BIG OPPORTUNITY: High Quality Online Ruby On Rails Courses

31 Jan

I’ve been learning Ruby for a few weeks now, and am ready to move on to Ruby on Rails. I’m more of an auditory type of learner – I like having things explained to me. I also like a little bit of initial hand-holding, where I get to practice what I’m learning as I’m learning it. That is why I looked into taking a beginner Ruby on Rails course to get me started. Unfortunately, I found very few options. And of the classes I did find, they were pretty expensive and, worst-of-all, they were in-person and starting later on in March or later.


I’m a big believer in online education, so I really don’t see why these places that teach Ruby on Rails already, like BlazingCloud, BigNerdRanch, Marakana, AcademyX, and others insist on the in-person model. Think about it, they can video-tape their lessons, add in the assignments, and put them online for anyone to pay for. By charging a lot less than $2,000 – $3,000 (plus a plane ticket if necessary) that they charge for the in-person trainings (maybe $250), they could be training people from all over the world all the time, making a lot more profit than the once-in-a-while classes that include the expense of having live tutors, on-site facilities, and limitations on class sizes.

So, if you know Ruby on Rails, there is a big opportunity for you to be the source for online education on Ruby on Rails. Let me know when your site is up and I’ll be happy to promote you on my blog!

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6 Responses to “BIG OPPORTUNITY: High Quality Online Ruby On Rails Courses”

  1. Gabriela Frederique Alloncon Gonzales Ramirez January 31, 2012 at 8:04 pm #

    The reason why nobody offers these kind of courses over video is because that doesn’t teach you programming. You can watch hours after hours of educational video on programming (like the Stanford CS193P iOS course), and then when you sit down to write your first simple program, you realize you know nothing. The reason you weren’t able to follow that course isn’t because it’s hard (it really isn’t), but because it is made for people who have experience in C and Java, and also because hey, this is Stanford, so the assignment won’t be “put a picture of a flower on the screen”, but “make a programmable RPN calculator”.

    Programming is 90% experience and at most 10% intuition. Once you have programmed for a few years, you’ve basically seen all patterns and data structures, so all you need to learn is how to speak the programming language to say the things you already know are true.

    The bottom line is: Don’t watch video or read too many books. Rather think of a small project you are motivated to finish, i.e. “I want to make an iPhone app that zooms into a map of my street and when I press a button, a dog will bark.” Or whatever. Then sit down and try to code it, while looking up code on the internet as you go along to see how other people do it.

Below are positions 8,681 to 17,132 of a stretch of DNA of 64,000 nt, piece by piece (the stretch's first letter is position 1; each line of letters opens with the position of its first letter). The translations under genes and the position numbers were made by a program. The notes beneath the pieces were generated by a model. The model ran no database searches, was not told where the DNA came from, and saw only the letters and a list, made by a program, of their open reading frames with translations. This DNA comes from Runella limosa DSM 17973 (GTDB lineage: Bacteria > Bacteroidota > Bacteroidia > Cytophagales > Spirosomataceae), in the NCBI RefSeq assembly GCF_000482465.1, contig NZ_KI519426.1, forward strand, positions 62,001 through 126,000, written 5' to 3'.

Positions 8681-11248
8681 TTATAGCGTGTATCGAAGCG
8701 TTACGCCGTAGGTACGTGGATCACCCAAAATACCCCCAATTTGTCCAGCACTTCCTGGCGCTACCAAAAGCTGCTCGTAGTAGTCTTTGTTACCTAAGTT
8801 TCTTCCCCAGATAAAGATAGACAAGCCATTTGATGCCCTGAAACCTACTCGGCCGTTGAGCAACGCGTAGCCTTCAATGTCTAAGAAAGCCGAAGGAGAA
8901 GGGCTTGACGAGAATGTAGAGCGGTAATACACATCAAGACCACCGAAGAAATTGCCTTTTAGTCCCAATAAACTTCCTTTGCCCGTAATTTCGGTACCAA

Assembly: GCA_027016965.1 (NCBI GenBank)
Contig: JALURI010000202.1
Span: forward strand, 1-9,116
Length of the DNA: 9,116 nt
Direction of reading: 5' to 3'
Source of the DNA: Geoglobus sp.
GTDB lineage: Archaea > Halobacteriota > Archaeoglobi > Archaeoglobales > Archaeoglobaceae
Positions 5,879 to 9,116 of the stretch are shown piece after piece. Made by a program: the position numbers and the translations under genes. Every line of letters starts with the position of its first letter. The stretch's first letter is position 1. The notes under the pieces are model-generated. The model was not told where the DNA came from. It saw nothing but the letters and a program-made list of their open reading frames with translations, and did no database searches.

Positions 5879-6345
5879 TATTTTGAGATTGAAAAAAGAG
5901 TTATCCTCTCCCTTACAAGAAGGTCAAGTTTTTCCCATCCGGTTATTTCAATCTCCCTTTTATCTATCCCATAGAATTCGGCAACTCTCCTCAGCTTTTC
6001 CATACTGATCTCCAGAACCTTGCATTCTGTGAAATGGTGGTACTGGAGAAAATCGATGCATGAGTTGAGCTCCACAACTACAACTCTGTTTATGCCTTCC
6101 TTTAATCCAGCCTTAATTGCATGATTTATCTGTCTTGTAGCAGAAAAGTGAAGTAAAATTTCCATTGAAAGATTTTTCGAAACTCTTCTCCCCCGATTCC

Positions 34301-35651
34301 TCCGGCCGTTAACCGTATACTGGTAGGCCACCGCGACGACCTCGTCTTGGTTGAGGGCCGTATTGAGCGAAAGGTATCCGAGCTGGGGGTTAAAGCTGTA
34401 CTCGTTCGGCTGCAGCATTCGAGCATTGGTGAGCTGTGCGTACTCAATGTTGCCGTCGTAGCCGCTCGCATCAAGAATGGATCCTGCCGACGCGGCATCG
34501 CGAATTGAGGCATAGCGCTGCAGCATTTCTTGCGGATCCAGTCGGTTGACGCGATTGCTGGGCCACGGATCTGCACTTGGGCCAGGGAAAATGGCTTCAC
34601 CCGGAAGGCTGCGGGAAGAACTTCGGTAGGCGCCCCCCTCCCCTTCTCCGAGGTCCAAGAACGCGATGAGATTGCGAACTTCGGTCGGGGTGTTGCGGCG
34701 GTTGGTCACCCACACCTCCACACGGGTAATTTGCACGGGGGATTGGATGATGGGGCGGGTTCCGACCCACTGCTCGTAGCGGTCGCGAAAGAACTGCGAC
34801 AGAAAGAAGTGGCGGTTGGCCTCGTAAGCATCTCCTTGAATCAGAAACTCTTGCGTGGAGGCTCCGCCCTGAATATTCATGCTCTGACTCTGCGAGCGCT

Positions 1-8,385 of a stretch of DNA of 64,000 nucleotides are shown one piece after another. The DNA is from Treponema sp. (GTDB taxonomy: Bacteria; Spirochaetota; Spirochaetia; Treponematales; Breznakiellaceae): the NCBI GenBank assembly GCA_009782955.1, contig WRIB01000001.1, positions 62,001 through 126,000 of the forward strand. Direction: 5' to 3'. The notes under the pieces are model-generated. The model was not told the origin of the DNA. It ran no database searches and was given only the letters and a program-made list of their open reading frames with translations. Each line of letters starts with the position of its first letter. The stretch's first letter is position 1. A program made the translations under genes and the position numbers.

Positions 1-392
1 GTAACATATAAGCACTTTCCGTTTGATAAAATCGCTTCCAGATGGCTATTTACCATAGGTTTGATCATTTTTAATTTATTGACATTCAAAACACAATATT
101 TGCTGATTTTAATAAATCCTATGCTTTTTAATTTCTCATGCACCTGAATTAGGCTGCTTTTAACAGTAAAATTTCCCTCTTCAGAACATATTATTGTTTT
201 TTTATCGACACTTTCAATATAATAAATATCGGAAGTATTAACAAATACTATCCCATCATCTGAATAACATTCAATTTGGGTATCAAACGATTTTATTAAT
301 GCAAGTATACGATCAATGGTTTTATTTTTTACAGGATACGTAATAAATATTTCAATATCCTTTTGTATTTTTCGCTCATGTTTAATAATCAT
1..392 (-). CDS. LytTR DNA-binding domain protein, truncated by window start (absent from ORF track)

• Natasha Murashev January 31, 2012 at 8:50 pm #

      It is people like you that make computer science so intimidating. People have different learning styles, and that’s completely ok. It’s great that you can just build an app by googling around, but I personally like to understand the concepts behind someone’s code rather than just copying pieces of it I find online. I like watching tutorials and doing problem sets relavent to the tutorials – that is how I learn. In fact, that is how they teach CS in Universities and there are plenty of sold out expensive classes that teach Ruby on Rails that way, so many others learn that way as well. You clearly learn differently and have a lot more experience than I do, so good for you. No need saying the way I learn is wrong though.

  2. Mark Flavin February 1, 2012 at 11:18 pm #

    Natasha I absolutely agree with your observations and the fact is everyone does learn differently. For example I am very comfortable learning working in PHP, Javascript and even higher languages like .NET and Objective C but Ruby hurts my brain.

    My suggestion is to combine your learning efforts with doing. For example you watch a video on putting and retrieving objects from a database build an application that lets you lend out movies to your family and friends.

    If you decide to start an online group centered around learning ruby count me in. Also thanks for writing this blog it is very encouraging.

    • Natasha Murashev February 2, 2012 at 10:33 am #

      Thanks for the encouragement Mark. That is exactly what I’ve been doing – I’ve been taking classes, combined with homework assignments, and also building a project with a friend (startupstats.com).

      I am taking Ruby via rubylearning.org, and the nice thing about them is that they have teachers available for you at all times, so you can ask as many questions as you like. They’ll even do a one-on-one session with you via Skype if you’d like, and it’s only $50.

      Feel free to also shoot me an email if you ever need help – I’d be happy to hop on a Skype call with you and see if I can help. My email is natasha [at] holler [d0t] com 🙂

  3. knwang (@knwang) September 20, 2012 at 6:27 pm #

    Hi Natasha, stumbled upon your blog, and I think we have exactly the course you are looking for at http://www.railstutors.com – 4 week course, 100% online, self study screencasts, graded assignments, live coding sessions, code critiques, online forum and chat room support, project focused curriculum focused on building. check us out!

    I also wrote down the way we designed our course here:

    http://www.railstutors.com/blog/the-best-way-to-learn-ruby-on-rails-as-a-beginner#.UFvCT6TyajI

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